In so few worlds, we can see the Glen clearly. It’s a run-down yet active community. 

Taylor’s voice understands the stakes of the world he has created immediately, the stakes of his characters, and how to escalate conflict or de-escalate moments by leaning into the comedy of three unlikely heroes fighting against a government conspiracy. 

Read More: How to Develop Your Voice as a Screenwriter

6 Screenwriting Tips from They Cloned Tyrone

They Cloned Tyrone (2023)

4. Find the Balance Between the Comedy and Drama

They Cloned Tyrone is a satire that balances a delicate edge of absurdity. Taylor balances between a cool-effortless gang who have an asks-questions-later type of energy and the drama of what is happening, which is a hard tightrope to walk. 

“It’s an ongoing negotiation with each scene to avoid being too obvious,” Taylor says. “I never want to come across as preachy or prescriptive. I recoil from anything in that sphere.”

In the first laboratory scene, Fontaine is experiencing a very life-altering moment, but Taylor brings levity to this by having Slick Charles accidentally kill someone and attempt to convince the others that the dead man is still alive. While the dead man might seem like a life-altering moment, Fontaine's discovery of a clone of himself weighs down the chaos of what happened on the other side of the room. It’s an odd balance that works visually.

Read More: You've Got to Have Heart: The Power of Comedy in Drama

6 Screenwriting Tips from They Cloned Tyrone

They Cloned Tyrone (2023)

5. Repetition Builds Familiarity

One of the biggest references that Taylor looked at while writing the script for They Cloned Tyrone was The Truman Show. Similar to how Truman has a distinct routine every day, Fontaine has the same day, every day.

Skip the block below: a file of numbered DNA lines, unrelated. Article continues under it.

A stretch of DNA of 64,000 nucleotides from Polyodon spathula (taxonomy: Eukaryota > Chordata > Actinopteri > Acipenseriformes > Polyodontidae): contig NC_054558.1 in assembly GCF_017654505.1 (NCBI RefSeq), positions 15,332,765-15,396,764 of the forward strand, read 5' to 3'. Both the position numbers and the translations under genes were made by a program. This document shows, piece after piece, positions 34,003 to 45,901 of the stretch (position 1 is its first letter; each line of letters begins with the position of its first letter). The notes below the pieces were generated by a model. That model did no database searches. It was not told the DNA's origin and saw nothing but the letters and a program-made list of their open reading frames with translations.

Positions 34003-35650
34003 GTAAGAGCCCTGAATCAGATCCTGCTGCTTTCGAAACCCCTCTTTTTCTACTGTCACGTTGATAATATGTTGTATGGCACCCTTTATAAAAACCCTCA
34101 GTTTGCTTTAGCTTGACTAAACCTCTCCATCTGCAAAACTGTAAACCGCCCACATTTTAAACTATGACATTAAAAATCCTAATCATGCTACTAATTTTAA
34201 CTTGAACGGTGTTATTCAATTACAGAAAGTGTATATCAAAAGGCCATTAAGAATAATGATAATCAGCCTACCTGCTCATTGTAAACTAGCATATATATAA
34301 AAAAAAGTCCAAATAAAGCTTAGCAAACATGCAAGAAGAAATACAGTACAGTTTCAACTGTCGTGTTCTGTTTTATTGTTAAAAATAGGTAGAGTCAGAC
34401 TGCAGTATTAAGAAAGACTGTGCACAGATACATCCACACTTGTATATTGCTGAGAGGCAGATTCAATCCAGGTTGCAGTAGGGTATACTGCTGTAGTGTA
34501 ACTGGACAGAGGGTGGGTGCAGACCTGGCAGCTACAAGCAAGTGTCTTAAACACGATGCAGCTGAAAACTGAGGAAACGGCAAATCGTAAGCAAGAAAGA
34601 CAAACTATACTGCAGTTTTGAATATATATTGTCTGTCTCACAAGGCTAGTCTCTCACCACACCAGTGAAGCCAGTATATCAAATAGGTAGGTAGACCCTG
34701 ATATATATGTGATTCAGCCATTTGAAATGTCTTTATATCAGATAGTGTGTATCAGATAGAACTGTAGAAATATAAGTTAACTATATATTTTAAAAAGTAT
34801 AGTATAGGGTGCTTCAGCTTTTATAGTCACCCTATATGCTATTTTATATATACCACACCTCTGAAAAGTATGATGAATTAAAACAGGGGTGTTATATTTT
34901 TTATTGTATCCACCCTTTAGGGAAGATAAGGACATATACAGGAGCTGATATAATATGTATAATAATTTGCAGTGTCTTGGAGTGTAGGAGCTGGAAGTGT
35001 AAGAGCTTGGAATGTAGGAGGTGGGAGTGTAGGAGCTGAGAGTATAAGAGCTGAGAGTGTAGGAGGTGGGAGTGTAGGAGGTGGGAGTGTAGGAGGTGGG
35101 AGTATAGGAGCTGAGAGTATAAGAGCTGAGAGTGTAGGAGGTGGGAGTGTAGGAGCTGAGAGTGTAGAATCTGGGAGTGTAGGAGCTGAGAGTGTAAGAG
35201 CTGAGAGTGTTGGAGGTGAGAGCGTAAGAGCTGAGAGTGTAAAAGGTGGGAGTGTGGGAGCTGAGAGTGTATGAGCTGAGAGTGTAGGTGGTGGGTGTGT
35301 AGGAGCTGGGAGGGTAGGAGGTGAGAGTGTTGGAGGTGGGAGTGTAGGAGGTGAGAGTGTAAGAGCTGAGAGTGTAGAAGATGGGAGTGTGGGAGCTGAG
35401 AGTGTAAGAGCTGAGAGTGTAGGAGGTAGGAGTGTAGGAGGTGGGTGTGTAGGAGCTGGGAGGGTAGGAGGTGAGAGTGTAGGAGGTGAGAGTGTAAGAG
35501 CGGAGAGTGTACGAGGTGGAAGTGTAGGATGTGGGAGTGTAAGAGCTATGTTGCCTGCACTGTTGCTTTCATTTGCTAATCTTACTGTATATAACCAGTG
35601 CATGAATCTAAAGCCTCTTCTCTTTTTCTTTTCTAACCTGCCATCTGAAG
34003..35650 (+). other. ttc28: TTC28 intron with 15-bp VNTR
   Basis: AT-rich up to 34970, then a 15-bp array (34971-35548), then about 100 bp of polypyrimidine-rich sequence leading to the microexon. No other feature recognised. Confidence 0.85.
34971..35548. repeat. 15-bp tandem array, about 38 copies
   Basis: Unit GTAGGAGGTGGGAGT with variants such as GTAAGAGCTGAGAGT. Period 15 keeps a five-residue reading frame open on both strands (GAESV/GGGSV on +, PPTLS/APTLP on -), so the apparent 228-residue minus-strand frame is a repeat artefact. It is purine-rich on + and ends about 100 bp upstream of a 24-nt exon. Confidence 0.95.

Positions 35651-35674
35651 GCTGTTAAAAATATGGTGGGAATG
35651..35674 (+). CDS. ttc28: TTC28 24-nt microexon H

Taylor establishes this by walking us through a day in the life of Fontaine. He wakes up, lifts weights, and goes to the gas station for a drink and a scratch-off that always says “You Lose!” We walk through the same events the next day when something strange happens. From there, every time Fontaine goes through those same motions, he is following his “life plan” established by some higher force. 

This is a thematic element of blame and responsibility that Taylor wanted to explore in a sci-fi satirical story. If Fontaine continues his routine, he will always lose. But who is to blame if he does? Who tells him that he isn’t responsible for his actions, even if he is a clone? 

Taylor understands that audiences understand visual repetition very well and lean into that to showcase who his characters are and their internal struggles as the story unfolds. You don’t have to explain things that the audience already knows. 

6 Screenwriting Tips from They Cloned Tyrone

They Cloned Tyrone (2023)

6. Plant and Pay-Off

ScreenCraft writer Ken Miyamoto wrote it best when he said that the most entertaining movies are the ones that have plants that pay off. These moments of foreshadowing feel rewarding when an audience notices that small details have a purpose in the larger narrative. 

For They Cloned Tyrone, Taylor creates a tight screenplay by having the smallest moment have the biggest impact on the screen. 

The government conspiracy is established early on in the film when Fontaine interacts with the world around him. From the hair formula making people careless about their problems to the commercials for fried chicken with “Inserts of folks lovin’ the shit outta said chicken. Motherfuckers dancin’ after every bite,” the gang becomes aware that they are being used as lab rats for a government experiment. 

Another plant and pay-off is the code, “Olympia Black.” Originally, the phrase is used against Fontaine and his gang to take control of the clones. However, Fontaine ends up using the code to save himself, his neighborhood, and the corruption of power from the person in charge. 

There are so many little details that end up paying off in a satisfying way in the script, which makes each detail strong and meaningful. After the first plant pays off, the audience is hooked and is ready to find more of those entertaining and satisfying moments. 

They Cloned Tyrone is a masterfully written screenplay that subverts expectations in a number of ways. Taylor's use of references, his unique voice, and his ability to balance comedy and drama all contribute to the film's success. Additionally, Taylor's use of repetition and plant-and-pay-off techniques help to keep the audience engaged from beginning to end.

If you're a screenwriter looking to learn from the best, then I highly recommend checking out They Cloned Tyrone. It's a film that is sure to inspire you to create your own unique and entertaining stories.